“It’s written by a long time senior fellow of the Fraser Institute, Mike Harris. All of the data in the letter is based on Fraser Institute research,” says president Niels Veldhuis, who adds that his organization is non-partisan.

Veldhuis says his organization has been audited by the CRA three times — the last time being in the late 1990s.

Groups that have been audited since 2012, however, say it’s a stretch to say there’s nothing political about Harris’ fundraising letter.

“We would not have it signed by an ex-politician especially with that level of profile as a Conservative politician,” says Bruce Campbell, executive director of the Canadian Centre for Policy Alternatives, a non-partisan research body devoted to social, economic and environmental justice issues.

In order to address the critics, the Government needs to be more transparent on the criteria used and needs a few high profile examples of right-leaning organizations that are being audited.

Given the last time the Fraser Institute was audited was in the late 1990s, perhaps it could volunteer for an audit?

Critics say Fraser Institute letter highlights ‘enormous lack of clarity’ in charity-audit rules | Toronto Star.

PM’s charity audits look for ‘bias, one-sidedness’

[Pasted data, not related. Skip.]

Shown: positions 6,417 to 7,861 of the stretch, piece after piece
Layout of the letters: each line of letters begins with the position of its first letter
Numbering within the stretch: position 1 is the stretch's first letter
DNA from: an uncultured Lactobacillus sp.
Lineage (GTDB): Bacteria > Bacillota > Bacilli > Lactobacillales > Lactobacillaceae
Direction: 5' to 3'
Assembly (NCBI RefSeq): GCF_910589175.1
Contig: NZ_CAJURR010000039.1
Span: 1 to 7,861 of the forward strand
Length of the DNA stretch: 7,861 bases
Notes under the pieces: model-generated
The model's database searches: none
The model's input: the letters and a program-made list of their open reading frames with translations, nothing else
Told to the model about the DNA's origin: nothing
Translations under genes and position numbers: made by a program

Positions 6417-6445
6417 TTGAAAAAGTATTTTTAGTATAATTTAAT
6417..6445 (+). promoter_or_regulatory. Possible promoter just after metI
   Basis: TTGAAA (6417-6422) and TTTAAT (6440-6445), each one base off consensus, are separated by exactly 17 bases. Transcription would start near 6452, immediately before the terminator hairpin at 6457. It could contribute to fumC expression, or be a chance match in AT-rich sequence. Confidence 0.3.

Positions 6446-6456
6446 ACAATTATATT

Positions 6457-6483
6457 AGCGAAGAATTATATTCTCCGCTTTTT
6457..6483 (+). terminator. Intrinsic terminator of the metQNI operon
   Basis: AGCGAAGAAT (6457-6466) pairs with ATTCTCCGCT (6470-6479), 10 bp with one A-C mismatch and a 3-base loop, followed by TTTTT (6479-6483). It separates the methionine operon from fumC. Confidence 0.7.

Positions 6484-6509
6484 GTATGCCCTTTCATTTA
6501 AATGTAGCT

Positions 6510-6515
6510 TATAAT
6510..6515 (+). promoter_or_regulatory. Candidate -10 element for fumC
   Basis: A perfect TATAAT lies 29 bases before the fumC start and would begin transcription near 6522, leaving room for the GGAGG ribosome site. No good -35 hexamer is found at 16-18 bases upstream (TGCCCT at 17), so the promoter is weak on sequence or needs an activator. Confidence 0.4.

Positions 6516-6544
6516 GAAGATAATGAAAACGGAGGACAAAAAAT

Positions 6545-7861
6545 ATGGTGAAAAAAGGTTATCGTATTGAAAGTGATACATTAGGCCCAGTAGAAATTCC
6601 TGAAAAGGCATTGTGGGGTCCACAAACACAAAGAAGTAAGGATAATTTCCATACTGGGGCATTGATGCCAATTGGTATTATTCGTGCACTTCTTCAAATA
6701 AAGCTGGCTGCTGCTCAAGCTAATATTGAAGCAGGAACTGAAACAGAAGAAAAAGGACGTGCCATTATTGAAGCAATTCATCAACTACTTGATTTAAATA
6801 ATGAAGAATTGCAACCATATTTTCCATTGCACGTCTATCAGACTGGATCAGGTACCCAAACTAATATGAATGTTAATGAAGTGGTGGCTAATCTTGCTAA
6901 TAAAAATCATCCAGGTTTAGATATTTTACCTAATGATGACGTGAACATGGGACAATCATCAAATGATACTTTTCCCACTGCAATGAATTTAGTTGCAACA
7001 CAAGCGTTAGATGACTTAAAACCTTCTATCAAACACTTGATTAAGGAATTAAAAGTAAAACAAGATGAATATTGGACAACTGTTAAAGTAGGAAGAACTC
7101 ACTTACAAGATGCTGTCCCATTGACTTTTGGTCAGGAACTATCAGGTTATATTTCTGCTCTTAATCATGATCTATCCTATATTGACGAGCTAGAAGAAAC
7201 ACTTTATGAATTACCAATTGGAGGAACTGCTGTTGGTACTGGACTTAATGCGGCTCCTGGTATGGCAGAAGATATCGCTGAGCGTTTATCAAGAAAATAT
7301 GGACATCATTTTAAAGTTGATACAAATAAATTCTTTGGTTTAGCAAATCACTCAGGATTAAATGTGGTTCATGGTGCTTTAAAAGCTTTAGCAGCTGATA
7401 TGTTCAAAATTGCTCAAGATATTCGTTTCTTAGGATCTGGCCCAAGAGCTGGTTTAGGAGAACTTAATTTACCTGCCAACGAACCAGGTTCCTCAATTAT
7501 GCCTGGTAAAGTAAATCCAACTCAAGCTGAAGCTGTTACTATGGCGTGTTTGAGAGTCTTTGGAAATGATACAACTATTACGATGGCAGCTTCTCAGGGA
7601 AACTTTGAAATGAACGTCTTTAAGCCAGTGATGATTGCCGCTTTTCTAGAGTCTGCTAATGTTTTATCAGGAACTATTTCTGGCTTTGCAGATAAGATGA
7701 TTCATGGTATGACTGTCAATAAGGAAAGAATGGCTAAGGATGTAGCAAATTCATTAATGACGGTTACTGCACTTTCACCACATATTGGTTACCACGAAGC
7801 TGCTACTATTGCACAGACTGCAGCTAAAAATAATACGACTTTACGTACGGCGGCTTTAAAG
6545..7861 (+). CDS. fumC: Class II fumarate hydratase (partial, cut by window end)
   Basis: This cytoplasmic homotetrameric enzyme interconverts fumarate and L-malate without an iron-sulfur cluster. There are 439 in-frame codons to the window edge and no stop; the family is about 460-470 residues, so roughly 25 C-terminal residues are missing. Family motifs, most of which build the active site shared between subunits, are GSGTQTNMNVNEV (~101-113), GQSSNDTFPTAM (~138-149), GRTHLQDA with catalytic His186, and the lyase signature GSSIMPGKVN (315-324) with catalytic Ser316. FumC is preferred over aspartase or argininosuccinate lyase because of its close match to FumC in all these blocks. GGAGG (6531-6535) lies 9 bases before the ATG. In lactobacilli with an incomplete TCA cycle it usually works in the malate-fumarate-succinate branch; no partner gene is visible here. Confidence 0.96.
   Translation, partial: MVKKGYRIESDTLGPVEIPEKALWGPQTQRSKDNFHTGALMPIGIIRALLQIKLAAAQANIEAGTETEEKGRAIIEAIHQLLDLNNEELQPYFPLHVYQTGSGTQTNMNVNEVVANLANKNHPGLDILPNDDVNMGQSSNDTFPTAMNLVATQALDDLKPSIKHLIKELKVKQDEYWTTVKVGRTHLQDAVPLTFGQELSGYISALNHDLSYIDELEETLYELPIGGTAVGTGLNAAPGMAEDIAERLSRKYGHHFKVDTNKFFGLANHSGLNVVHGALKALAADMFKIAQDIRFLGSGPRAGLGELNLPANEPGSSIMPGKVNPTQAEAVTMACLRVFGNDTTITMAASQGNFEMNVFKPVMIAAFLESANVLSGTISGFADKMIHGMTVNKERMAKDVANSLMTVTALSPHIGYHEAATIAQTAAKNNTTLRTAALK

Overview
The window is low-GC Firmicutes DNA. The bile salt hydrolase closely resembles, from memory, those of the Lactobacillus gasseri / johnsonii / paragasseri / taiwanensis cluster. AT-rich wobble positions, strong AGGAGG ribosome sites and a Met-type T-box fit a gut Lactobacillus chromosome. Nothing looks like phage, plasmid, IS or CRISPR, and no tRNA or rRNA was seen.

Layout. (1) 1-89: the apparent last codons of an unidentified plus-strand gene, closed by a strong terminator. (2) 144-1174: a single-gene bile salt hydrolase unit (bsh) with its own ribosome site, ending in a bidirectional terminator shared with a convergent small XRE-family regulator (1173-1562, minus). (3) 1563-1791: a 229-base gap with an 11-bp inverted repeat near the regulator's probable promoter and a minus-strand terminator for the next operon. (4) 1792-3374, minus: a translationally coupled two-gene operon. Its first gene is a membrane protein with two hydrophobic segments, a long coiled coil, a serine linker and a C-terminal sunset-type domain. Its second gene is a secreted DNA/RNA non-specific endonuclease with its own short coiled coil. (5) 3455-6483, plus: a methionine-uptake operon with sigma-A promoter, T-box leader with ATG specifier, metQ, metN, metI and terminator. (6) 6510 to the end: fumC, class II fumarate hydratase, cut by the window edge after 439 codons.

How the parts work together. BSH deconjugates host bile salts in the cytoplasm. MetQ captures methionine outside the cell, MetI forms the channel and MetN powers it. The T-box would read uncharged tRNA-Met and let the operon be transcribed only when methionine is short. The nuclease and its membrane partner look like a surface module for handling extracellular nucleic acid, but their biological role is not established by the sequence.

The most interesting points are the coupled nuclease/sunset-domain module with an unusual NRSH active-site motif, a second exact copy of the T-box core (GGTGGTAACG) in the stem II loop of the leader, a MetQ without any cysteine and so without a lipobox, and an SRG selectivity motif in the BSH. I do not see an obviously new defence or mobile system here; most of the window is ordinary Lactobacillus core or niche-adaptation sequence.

The more information that comes out, the more it smells of bias in the choice of charities it audits:

The CRA says it will do 60 audits, and there are 86,000 charities in Canada. So that’s a one-in-1,400 chance of being audited by random selection. Only it’s not random. The CRA admits it’s looking for red flags, including “bias.”

“Audit selection occurs after a substantial screening process,” the CRA said in an email. “This may include considering issues such as ‘point of view,’ ‘bias,’ or ‘one-sidedness.'”

In Dying With Dignity’s case, its offending activities apparently included attempts to change public opinion.

“It is not legally charitable to engage in pressure tactics on governments such as swaying public opinion, promoting an attitude of mind, creating a climate of opinion,” the CRA’s auditor wrote to Dying With Dignity.

Still, there is a whole class of charities, known as think tanks whose major purpose is creating a climate of opinion or promoting an attitude of mind, activities that fall under the general category of “research as a charitable activity.”